Following Defeat of BDS Motion at U of Toronto, Israel Advocates Say Anti-Jewish-State Activists ‘Significantly Miscalculated’ Opponents’ Mobilization Power
In the wake of a major defeat of the anti-Israel Boycott, Divestment and Sanctions (BDS) campaign at the University of Toronto this week, advocates of the Jewish state told The Algemeiner that the campus activists working tirelessly to delegitimize Israel had “significantly miscalculated” both their own popularity and the mobilization power of their opponents.
“Increasing numbers on campus are willing to stand up and challenge the boycott movement whenever and wherever it rears its ugly head,” said Ari Blaff — a student at the school and member of the advocacy group Hasbara Fellowships Canada — explaining why the U of T Graduate Students Union (GSU) rejected a motion to make its “BDS Ad Hoc Committee” into a permanent entity within its ranks.
The main hurdle to defeating the motion, according to Hasbara Fellow Chaim Katz, was the fact that “very few students on campus even knew about the existence of the ad-hoc committee, let alone what it stood for and that there was a permanent motion in place.” Nor had they realized, he said, that their student union dues would be contributing to BDS.
The most significant challenge in mobilizing students to oppose the BDS effort, Katz told The Algemeiner, was informing them that a vote on it was about to take place and persuading them that their voice counts.
However, he said, “Once they found out, they took action, especially in view of rising antisemitism on campus and the fact that the union is supposed to represent all students.”
Rob Nagus, director of Hillel U of T, told The Algemeiner that many graduate students who could not attend asked their student government representatives to vote against the motion. “A large number sent statements to be read on their behalf and many others were present at the meeting to speak out publicly,” he said, adding that Hillel had sent out an email urging grad students to mobilize against the BDS initiative.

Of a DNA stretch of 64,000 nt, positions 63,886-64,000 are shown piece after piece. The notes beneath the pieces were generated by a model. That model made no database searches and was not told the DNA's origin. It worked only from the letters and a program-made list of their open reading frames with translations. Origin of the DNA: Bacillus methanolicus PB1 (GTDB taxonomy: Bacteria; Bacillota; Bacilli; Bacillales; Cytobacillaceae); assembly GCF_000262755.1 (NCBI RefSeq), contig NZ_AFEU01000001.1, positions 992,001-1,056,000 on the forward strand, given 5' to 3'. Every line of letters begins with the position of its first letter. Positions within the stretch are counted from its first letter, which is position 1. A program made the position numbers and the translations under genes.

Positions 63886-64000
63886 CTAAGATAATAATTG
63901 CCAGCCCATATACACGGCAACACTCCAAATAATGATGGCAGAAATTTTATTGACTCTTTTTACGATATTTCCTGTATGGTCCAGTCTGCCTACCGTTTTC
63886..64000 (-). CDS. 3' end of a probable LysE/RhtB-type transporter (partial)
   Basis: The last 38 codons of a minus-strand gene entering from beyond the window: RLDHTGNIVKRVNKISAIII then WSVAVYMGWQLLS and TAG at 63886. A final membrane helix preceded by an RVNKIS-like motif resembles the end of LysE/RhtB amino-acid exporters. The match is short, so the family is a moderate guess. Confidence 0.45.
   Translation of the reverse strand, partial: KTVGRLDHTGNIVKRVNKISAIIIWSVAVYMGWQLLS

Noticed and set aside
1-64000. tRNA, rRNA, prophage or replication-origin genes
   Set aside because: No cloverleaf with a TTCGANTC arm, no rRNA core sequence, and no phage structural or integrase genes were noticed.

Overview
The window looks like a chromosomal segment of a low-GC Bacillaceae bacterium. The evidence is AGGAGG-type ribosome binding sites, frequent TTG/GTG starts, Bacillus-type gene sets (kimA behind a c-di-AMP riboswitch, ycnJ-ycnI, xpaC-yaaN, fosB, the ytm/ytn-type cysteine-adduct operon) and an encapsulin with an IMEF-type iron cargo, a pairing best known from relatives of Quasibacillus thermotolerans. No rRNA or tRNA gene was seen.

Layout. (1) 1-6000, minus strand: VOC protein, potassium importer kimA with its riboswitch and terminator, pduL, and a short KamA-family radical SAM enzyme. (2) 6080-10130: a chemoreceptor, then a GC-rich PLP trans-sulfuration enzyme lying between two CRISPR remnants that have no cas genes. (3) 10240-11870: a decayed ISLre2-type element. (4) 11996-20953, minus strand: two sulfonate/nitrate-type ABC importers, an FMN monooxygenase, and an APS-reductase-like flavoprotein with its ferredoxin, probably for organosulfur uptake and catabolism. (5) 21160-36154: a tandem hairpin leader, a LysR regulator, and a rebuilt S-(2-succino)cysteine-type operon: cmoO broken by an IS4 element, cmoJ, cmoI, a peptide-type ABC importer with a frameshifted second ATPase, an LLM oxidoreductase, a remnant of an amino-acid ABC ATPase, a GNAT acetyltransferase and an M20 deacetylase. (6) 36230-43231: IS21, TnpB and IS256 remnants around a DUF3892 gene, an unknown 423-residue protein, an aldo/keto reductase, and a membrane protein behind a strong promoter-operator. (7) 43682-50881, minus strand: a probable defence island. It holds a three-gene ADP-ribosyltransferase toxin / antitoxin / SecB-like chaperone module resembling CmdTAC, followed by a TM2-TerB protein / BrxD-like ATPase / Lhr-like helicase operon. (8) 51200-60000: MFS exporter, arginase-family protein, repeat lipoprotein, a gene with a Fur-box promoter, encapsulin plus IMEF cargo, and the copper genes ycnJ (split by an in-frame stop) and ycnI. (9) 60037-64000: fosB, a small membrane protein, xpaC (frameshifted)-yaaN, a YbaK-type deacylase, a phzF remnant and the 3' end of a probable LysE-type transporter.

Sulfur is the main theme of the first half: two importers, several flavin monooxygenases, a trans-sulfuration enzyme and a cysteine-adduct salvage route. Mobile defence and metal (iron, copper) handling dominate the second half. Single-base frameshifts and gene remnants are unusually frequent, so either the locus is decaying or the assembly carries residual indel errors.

Such efforts by students and campus organizations played a major role in creating a groundswell of opposition to the BDS measure, said Adir Krafman, spokesman for Canadian advocacy group the Centre for Israel and Jewish Affairs (CIJA). “I have no doubt that they had an impact on the outcome of the vote,” he told The Algemeiner.
National Director of Hasbara Fellowships Canada Robert Walker welcomed the outcome, telling The Algemeiner, “There’s no question in my mind that pro-BDS students will continue to push their agenda, and our biggest mission now is to proactively engage as many non-Jewish students and student leaders as possible, so we can build a stronger and stronger bulwark, not just against BDS votes, but in favor of a positive image of Israel on campus.”
Echoing Walker’s remarks, Aidan Fishman, campus advocacy coordinator for B’nai Brith Canada’s League for Human Rights — which provided logistical support to students opposing the motion — told The Algemeiner that its defeat amounts to a major blow to anti-Israel activity on campus.
“The GSU is currently the primary funding source for BDS activities on campus, so this vote means a decrease in BDS capabilities, and likely a corresponding decrease in discrimination against Israeli and Jewish students and professors,” he said.
The GSU BDS motion was defeated in a 34-17 vote, with 11 abstentions. The GSU first endorsed BDS in 2012 and is one of many Canadian student governments to support boycotts against the Jewish state.